When I was growing up, the Nigerian lore surrounding signatures was that rich men had complicated signatures; I may be wrong, but based on a joke that I heard in the recent past, I think that the current academic research suggests that poor men are now the ones with complicated signatures.
Lagos evokes the color yellow, the sound of horns and radios barring, the energy of hustle and bustle. But have you realized that the color and sound of Lagos change from time to time. It changes so gradually that the transformation may be barely noticeable from one day to the other or even one month to the next. But every once in a while, I remember something that once was and no longer is or I notice something that now is, but previously wasn’t.
These men, who form part of the background of our every day, shuttling us from one place to the other, listening in on our most random and most intimate conversations; who know the way to all your friends’ houses and where the moin moin lady lives, and knows the generator man’s number and deals with the mechanic that we’ve never met, who come to pick us up from the club at 2am, come to change our tires or check our engines in the middle of Lekki Expressway, switch off their phones so they are beyond reach after we’ve set an agreement in place, but will send a text message about where not to fill up thetank.
You see, I was the type of little girl that didn’t run around too much, didn’t play too rough, didn’t fall down and get injured. But the confidence and settled-ness of my 30s are opening me up to trying new things, spurring me to push past imaginary boundaries of comfort zones towards purposely creating a full life that I am proud to live. So, when my friend sent out an open call for new players, my response was not “why”, which is the question that I have received the most when I tell people about this new past time, but “why NOT”? Since joining, I have been in awe of what I have discovered. I know for certain that I made the absolute right decision and I feel very privileged to be part of this league.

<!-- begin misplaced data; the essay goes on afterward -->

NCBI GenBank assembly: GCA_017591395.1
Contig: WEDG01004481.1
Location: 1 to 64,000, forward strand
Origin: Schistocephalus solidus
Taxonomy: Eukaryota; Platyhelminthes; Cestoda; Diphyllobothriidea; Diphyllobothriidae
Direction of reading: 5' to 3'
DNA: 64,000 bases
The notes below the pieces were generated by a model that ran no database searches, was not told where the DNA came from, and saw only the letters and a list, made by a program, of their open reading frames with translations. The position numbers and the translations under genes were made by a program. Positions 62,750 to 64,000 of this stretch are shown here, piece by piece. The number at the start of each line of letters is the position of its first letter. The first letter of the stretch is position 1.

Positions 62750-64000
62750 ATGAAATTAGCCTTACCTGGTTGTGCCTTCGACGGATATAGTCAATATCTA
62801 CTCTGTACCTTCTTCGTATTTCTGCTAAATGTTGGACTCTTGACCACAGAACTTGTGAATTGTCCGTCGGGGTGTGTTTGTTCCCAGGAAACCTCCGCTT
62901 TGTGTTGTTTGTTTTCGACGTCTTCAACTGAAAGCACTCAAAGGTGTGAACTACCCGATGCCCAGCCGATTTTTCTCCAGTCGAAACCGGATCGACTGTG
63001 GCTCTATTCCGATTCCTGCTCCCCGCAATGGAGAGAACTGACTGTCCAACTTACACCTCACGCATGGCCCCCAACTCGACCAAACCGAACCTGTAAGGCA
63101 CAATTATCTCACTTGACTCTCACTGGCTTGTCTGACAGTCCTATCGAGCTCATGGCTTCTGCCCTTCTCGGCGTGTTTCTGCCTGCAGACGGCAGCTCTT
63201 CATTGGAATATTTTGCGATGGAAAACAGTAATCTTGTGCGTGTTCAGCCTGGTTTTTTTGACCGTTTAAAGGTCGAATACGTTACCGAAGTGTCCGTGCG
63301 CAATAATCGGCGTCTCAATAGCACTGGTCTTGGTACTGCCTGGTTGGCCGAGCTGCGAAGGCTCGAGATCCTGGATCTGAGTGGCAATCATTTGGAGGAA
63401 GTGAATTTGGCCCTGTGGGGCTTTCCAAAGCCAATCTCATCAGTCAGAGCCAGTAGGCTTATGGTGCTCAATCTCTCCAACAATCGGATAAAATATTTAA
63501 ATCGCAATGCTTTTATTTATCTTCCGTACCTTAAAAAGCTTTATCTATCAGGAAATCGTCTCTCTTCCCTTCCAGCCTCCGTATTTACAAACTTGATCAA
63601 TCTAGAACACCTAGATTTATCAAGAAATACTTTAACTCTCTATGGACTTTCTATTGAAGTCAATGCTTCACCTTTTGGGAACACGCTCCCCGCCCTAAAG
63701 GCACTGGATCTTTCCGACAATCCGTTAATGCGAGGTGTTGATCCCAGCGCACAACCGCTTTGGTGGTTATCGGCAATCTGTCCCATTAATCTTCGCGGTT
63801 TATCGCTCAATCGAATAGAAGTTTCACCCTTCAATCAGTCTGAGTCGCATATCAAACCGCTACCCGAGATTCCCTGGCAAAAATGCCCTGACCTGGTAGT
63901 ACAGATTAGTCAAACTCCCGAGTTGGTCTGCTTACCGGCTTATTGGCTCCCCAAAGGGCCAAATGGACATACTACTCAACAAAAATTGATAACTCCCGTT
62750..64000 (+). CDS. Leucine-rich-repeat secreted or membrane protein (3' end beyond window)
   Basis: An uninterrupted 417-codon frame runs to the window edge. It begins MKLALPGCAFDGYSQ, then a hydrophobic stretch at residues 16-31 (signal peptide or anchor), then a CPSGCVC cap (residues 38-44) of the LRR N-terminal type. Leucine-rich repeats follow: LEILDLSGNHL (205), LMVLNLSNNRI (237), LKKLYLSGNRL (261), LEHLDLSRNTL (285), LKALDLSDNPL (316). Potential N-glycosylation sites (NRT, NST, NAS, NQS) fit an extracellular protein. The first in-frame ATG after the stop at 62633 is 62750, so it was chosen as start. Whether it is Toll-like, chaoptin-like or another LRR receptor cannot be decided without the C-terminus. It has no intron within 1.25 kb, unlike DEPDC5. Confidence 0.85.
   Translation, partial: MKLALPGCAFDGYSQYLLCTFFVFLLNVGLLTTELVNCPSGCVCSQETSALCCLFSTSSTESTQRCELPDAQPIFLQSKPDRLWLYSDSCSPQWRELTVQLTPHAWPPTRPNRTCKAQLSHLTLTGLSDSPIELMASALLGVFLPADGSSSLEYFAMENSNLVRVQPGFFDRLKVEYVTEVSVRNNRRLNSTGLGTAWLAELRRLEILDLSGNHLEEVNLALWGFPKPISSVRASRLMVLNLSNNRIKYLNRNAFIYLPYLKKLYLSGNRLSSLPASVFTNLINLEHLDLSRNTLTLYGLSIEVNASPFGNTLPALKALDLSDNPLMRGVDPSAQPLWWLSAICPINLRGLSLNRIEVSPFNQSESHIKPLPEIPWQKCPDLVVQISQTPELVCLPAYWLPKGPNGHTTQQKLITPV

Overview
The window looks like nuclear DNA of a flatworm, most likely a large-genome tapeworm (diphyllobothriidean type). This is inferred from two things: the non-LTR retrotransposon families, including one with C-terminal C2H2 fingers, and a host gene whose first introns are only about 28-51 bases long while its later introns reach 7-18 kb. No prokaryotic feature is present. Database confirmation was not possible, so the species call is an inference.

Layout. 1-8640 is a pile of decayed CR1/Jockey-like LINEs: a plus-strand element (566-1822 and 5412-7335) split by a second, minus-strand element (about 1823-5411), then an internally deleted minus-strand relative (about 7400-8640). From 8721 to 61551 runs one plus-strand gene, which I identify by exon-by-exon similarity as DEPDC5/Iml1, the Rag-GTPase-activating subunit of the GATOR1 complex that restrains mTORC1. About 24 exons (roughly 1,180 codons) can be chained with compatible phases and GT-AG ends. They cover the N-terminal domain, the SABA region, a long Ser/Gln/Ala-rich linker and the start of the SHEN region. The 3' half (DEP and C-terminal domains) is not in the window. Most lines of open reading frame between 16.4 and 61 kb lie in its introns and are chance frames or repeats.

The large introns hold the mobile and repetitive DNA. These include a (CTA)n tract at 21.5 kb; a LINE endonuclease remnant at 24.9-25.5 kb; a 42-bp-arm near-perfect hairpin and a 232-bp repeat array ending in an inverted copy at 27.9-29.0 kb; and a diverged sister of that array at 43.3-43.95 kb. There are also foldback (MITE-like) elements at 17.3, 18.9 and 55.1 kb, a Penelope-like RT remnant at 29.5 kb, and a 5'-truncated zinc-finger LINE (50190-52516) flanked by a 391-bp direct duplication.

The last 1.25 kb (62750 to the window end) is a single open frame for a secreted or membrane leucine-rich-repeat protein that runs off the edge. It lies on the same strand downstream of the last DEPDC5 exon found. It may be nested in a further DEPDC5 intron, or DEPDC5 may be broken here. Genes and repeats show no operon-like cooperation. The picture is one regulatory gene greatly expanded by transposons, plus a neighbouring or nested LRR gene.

I think that if we consider this a problem, then we must acknowledge that it is a very elitist one and that it is only getting worse. Another aunty (all of whose children speak Igbo) was complaining to her daughter that none of her grandchildren speak Igbo and that she is the only one who speaks to them in Igbo. This was a really heartfelt conversation. And while I think some of it is due to generational differences, we must ask ourselves what we will have, who we will become if/when we lose our languages? I think we should probably listen to the undertones in what the older generation is trying to tell us.
There is something about the summer that makes it the perfect time to read. I have a theory that the most anticipated books of the year come out in the summer. This summer, I've already read An American Marriage, and I am looking forward to reading Educated with a friend.
Have you heard about the Global Book Exchange? Have you already participated? Once I saw it on a friend’s IG story on Sunday, I knew I had to be part of it.
Q: What type of soccer fan are you? A: I’m glad you asked. In team based sports, I always root for the underdogs, except in tennis (because Serena) and other individual sports >> where the better player needs to win. I grew up in the heyday of ManU and its EXTRA fans, and at that time I just wanted anyone playing ManU to win, but they’ve been humbled in recent times, so…
Have you noticed that in recent years, after you wave at or ignore the beggar that comes to knock at your window, they will ask for your already opened half-full bottle of water. I had never heard of or noticed this until a couple of months ago, in February, when a visiting friend mentioned it. Since then, it has happened to me three times, or every time that I have had a bottle of water in plain sight.